Agustin Cardenas was born in Cuba in 1927. He studied at the San Alejandro Academy of Fine Art and then emigrated to France in 1955. His career took a new turn and he subsequently travelled to Japan, Austria, and Israel, but most importantly to Italy, where he worked in stone and bronze.
Cardenas’s works are included in a number of public and private collections and on display in the public space, notably Antillean Couple (1957), in Philadelphia, and Porte d’Eau (1973), in Passy, France.
From a concrete base rises an abstract sculpture formed of an elongated, pierced cylindrical stone mass. Situated near the other artworks produced for the event in Mount Royal Park, Cardenas’s monumental sculpture is covered with a patterned finish that recalls the artist’s performance on the material, produced before an audience.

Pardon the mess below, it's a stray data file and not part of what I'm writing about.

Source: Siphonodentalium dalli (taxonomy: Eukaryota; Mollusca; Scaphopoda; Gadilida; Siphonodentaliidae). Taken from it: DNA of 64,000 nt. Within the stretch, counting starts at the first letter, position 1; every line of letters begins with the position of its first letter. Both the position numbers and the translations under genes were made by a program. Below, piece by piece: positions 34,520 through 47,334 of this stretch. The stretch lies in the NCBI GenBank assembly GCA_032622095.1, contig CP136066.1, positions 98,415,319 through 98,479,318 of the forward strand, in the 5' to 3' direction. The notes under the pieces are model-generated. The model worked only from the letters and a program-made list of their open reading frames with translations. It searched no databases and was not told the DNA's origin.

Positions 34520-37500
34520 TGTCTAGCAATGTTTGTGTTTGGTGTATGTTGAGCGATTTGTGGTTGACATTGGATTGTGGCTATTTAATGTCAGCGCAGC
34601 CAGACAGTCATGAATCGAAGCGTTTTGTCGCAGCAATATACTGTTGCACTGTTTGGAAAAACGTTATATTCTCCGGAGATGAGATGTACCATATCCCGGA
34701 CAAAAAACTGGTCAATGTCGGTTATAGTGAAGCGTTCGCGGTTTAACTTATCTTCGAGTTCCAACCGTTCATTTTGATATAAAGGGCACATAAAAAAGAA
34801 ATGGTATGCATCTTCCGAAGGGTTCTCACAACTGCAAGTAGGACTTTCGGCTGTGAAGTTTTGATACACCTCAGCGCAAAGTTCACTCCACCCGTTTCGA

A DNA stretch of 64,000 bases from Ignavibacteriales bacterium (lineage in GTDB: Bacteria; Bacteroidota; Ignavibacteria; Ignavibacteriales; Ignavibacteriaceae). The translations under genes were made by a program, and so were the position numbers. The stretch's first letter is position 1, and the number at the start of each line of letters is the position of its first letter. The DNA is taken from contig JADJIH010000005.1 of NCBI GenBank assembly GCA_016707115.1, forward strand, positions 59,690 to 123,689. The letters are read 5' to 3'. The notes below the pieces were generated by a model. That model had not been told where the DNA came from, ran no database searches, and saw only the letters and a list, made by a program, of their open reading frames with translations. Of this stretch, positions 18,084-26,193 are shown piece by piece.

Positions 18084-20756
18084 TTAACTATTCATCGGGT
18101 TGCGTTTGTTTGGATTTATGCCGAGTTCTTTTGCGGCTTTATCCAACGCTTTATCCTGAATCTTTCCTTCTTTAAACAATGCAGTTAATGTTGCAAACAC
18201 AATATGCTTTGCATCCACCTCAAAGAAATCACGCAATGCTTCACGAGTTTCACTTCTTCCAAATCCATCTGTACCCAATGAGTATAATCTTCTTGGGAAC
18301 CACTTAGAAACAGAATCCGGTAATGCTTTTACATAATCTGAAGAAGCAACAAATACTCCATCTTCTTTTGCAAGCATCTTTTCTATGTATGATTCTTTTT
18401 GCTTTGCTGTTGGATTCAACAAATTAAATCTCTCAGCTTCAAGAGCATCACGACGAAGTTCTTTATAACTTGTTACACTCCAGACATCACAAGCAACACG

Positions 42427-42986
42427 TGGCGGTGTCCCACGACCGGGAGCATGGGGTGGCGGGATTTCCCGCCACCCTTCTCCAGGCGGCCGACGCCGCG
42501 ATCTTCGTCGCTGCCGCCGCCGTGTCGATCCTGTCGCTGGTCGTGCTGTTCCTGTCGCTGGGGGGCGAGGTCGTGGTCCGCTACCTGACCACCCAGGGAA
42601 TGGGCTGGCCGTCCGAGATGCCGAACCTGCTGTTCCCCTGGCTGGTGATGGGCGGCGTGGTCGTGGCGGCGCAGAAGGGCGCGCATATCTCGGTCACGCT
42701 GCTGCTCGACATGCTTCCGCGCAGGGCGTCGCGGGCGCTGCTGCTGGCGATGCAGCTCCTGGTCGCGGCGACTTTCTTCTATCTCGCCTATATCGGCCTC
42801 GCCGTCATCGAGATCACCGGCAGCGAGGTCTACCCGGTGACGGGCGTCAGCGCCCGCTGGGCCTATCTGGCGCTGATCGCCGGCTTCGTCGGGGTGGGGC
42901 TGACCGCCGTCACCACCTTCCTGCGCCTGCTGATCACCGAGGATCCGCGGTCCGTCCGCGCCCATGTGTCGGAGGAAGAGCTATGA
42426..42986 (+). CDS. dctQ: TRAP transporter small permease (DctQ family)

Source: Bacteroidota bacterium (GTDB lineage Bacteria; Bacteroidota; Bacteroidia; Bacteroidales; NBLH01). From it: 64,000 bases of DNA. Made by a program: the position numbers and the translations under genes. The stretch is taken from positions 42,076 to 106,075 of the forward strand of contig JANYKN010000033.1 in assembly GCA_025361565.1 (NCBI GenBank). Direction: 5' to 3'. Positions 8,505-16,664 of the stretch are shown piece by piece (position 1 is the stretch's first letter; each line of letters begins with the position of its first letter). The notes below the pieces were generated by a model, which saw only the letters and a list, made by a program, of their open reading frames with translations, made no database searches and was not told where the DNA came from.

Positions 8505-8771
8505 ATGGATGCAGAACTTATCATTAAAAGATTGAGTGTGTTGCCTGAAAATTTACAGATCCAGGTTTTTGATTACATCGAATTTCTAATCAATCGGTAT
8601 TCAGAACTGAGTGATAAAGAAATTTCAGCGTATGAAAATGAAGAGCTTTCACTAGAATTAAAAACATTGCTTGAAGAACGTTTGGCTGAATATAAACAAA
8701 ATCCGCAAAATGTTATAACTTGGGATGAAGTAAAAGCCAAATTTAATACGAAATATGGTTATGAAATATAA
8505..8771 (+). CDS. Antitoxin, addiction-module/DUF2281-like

The pointed top refers to the ramparts of a roofline and takes the form of a fragment of a eccentric temple, the rounded columns of which converge into a single piece. However, it is the biomorphic dimension of the work that dominates. In the view of Guy Viau, one of the Symposium organizers, the curves “suggest that the human body has been buried by osmosis in the stone and animates it by magic.” 1
This interpretation underlines the vaguely phantasmagorical impression that the artwork gives. Like the wooden “totems” that he produced throughout his career, the sinuous, mysteriously evocative lines of this sculpture recall Cardenas’s surrealist roots in the 1950s, when he worked with André Breton.
1. Guy Viau, “Un symposium sur le Mont-Royal,” Vie des arts, no. 37 (1965): 28–31 (our translation).